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FOR RELEASE: May 2, 2002
Health Officials Urge Bicycle Safety
Bicycling is a popular recreational activity and a good source of exercise. Each year, however, more than 400 children, teenagers, and adults in Oklahoma are injured or killed as a result of bicycle crashes. Although the majority of deaths involve collisions with motor vehicles, most serious nonfatal injuries result from falls from the bicycle that do not involve another vehicle. The good news is that there are precautions Oklahomans can take to avoid these injuries.
Bicycle crashes are a leading cause of brain injuries among children 5 to14 years of age in Oklahoma. “Survivors of brain injuries may suffer long-term disabilities or difficulties functioning, “ said State Health Commissioner Dr. Leslie Beitsch. “Even after minor brain injuries, it is not uncommon for children and adults to experience ongoing symptoms such as headache, dizziness, reduced memory, irritability, fatigue, inability to concentrate, and emotional instability.”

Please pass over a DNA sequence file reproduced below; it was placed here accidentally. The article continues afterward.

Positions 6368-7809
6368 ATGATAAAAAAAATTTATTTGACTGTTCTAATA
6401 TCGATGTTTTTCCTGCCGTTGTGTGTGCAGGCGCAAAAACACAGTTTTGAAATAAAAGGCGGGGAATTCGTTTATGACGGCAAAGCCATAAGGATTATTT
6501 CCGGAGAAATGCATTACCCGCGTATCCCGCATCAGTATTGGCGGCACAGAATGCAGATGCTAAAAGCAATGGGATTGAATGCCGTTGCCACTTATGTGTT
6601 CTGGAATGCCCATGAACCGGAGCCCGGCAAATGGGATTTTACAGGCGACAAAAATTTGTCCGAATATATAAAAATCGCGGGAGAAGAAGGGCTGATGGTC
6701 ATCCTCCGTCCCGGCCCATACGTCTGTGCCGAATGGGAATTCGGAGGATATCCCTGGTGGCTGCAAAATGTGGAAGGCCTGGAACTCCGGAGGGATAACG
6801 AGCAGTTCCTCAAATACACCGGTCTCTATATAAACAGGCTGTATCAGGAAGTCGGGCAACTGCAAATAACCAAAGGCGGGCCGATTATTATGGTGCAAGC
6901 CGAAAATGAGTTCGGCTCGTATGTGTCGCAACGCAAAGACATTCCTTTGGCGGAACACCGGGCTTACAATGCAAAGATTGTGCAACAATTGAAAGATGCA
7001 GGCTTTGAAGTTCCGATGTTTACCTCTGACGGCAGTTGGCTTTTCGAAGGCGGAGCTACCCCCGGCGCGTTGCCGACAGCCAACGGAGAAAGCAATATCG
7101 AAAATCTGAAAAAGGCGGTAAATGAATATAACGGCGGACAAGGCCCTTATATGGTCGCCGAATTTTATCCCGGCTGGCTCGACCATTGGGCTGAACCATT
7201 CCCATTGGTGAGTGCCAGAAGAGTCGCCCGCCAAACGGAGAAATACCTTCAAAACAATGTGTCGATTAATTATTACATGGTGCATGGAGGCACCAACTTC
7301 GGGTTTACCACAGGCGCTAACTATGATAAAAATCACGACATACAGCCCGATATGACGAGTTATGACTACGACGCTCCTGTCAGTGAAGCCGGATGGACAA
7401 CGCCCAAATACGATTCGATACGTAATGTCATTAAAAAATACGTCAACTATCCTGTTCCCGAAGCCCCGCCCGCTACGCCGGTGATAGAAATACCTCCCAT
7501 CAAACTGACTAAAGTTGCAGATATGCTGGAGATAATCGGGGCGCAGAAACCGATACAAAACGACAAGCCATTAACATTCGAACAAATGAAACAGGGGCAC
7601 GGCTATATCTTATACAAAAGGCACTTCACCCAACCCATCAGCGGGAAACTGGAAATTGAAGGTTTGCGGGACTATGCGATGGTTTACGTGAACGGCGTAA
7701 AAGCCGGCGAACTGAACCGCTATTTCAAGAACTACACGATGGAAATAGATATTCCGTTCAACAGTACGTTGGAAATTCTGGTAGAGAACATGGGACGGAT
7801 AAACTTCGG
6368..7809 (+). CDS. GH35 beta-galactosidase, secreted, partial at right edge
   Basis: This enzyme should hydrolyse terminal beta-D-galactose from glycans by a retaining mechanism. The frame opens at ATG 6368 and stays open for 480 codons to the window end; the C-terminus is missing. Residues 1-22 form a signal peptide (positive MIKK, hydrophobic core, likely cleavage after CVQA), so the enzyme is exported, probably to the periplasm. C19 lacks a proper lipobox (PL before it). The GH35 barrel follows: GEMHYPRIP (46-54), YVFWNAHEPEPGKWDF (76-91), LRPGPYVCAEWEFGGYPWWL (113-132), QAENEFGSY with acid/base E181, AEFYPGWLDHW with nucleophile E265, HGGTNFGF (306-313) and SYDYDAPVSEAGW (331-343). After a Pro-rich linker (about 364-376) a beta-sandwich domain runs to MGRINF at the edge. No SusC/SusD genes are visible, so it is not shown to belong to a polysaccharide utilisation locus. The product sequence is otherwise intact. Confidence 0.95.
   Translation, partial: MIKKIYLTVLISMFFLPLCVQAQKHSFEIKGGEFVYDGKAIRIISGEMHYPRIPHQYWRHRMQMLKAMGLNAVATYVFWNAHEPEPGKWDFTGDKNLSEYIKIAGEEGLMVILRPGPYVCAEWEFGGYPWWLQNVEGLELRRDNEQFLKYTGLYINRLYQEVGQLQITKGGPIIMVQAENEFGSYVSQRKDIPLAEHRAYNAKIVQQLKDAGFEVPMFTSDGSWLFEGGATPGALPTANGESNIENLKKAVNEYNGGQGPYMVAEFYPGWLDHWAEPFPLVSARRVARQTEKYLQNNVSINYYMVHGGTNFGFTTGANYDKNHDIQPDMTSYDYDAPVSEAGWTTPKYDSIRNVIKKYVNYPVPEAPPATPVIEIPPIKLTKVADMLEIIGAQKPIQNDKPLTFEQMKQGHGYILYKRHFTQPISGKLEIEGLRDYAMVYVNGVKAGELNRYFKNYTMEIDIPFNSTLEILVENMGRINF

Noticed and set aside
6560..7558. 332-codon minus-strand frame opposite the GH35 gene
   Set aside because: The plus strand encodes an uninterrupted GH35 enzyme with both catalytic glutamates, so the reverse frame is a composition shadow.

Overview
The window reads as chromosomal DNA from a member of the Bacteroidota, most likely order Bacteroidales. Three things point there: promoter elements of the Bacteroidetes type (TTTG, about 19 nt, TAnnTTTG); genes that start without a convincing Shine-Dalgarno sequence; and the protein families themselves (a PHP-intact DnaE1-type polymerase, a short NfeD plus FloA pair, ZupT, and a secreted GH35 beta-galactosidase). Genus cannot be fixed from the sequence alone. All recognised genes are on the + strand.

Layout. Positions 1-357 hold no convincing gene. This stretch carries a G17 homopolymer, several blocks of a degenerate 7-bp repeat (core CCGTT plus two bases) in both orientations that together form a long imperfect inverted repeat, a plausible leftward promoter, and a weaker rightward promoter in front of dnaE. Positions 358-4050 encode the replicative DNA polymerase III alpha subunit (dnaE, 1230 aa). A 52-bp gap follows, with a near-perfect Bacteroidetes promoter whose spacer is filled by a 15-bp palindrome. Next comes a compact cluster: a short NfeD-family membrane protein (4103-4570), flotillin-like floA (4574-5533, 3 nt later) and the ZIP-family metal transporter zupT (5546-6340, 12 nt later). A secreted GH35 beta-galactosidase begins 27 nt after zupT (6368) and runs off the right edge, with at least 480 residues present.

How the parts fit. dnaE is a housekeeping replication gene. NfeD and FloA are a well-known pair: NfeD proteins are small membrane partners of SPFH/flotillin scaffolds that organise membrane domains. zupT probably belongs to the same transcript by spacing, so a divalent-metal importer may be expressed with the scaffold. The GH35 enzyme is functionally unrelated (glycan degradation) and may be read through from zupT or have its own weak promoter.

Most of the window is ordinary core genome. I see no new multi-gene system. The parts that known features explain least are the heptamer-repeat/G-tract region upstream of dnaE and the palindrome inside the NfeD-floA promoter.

Bicycle helmets are almost 90 percent effective in preventing serious brain injuries. Wearing a bicycle helmet is a simple solution to preventing a potentially devastating injury. It is also important to wear a helmet when riding scooters as well as skateboarding and in-line skating.
Helmets are lightweight, comfortable, and well ventilated, and are available in many styles and colors. Helmets with the U.S. Consumer Product Safety Commission seal meet federal safety standards. A helmet should fit snugly, but comfortably on the head. It should not rock back and forth or side to side.
In addition to always wearing a helmet, health officials suggest practicing the following safety tips to stay safe on wheels.
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